CANADA FX DEBT-C$ edges lower ahead of BoC rate announcement

Thu Jun 4, 2009 8:16am EDT
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 By Jennifer Kwan
 TORONTO, June 4 (Reuters) - The Canadian dollar was lower
against the greenback on Thursday morning, ahead of the Bank of
Canada rate announcement as investors awaited any statements
about the currency's recent rally.
 The rate decision itself is seen as a "non-event" since the
central bank has said it plans to leave interest rates low,
currently at 0.25 percent, until next year, said George Davis,
chief technical strategist RBC Capital Markets.
 But market watchers are anticipating the bank will address
the currency's surge -- in May alone it rose a massive 9.3
percent -- as well as offer further guidance on its framework
for unconventional policy. [ID:nN02506478]
 "I think the concern the Bank of Canada might have is an
excessively strong currency may serve as a headwind in terms of
any pending economic recovery," said Davis.
 "If the Bank of Canada does hint that the currency is
serving as a bit of a hindrance to a recovery scenario then
we're likely to see some position squaring, people getting out
of their long Canadian dollar positions."
 If they don't say anything, Davis said he would expect the
currency to rally further, especially given that equity markets
largely stabilized overnight and commodity markets are higher.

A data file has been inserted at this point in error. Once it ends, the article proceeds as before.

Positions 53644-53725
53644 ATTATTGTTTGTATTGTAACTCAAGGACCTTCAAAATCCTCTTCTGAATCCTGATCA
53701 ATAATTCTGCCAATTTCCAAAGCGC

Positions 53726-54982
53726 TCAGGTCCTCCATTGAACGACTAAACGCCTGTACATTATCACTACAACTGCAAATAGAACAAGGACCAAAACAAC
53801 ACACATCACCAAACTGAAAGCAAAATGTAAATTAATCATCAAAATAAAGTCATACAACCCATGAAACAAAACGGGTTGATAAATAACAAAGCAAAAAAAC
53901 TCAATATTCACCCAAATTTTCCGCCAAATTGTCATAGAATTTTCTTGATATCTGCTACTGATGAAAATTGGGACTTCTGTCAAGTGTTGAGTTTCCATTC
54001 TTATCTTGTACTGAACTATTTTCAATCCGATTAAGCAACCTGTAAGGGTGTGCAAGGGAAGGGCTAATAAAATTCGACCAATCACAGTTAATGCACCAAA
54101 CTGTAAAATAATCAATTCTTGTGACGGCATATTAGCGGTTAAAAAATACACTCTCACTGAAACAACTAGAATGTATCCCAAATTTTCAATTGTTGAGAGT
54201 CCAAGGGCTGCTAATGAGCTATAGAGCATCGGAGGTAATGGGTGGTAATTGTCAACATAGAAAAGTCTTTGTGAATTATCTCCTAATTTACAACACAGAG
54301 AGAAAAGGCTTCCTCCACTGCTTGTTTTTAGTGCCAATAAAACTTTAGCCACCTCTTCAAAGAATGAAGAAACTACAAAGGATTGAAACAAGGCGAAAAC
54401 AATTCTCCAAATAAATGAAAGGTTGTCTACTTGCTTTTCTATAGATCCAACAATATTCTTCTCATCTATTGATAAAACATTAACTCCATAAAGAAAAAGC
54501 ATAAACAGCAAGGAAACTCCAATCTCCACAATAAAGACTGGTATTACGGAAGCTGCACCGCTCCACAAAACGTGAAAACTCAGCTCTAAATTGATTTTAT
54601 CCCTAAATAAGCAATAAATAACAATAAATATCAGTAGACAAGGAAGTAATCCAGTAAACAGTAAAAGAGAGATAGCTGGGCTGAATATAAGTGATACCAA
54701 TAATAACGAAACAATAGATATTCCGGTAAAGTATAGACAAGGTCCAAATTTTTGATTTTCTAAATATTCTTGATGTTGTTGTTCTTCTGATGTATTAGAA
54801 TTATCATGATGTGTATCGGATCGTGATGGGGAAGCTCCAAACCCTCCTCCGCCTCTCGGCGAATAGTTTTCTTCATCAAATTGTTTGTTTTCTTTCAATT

The price of oil CLc1 staged a comeback above $67 a
barrel after a sharp drop in the previous session, boosted by
increased oil price forecasts from U.S. investment bank Goldman
Sachs GS.N.
 At 8:00 a.m. (1200 GMT), the Canadian currency was at
C$1.1151 to the U.S. dollar, or 89.68 U.S. cents, down from
Wednesday's session close at C$1.1084 to the U.S. dollar, or
90.22 U.S. cents.
 Overnight, the unit gained as much as C$1.1020 to the U.S.
dollar, or 90.74 U.S. cents.
 Canadian bond prices were mostly lower across the curve, as
Toronto followed U.S. Treasuries lower on lingering concerns
about a spike in government debt issuance. [ID:nL4611253]
 The benchmark two-year government bond was unchanged at
C$100.18 to yield 1.158 percent, while the 10-year bond fell 20
Canadian cents to C$103.30 to yield 3.358 percent.
 The 30-year bond dropped 40 Canadian cents to C$117.10 to
yield 3.981 percent. The comparable U.S. Treasury issue yielded
4.4903 percent.
 (Reporting by Jennifer Kwan; Editing by Theodore d'Afflisio)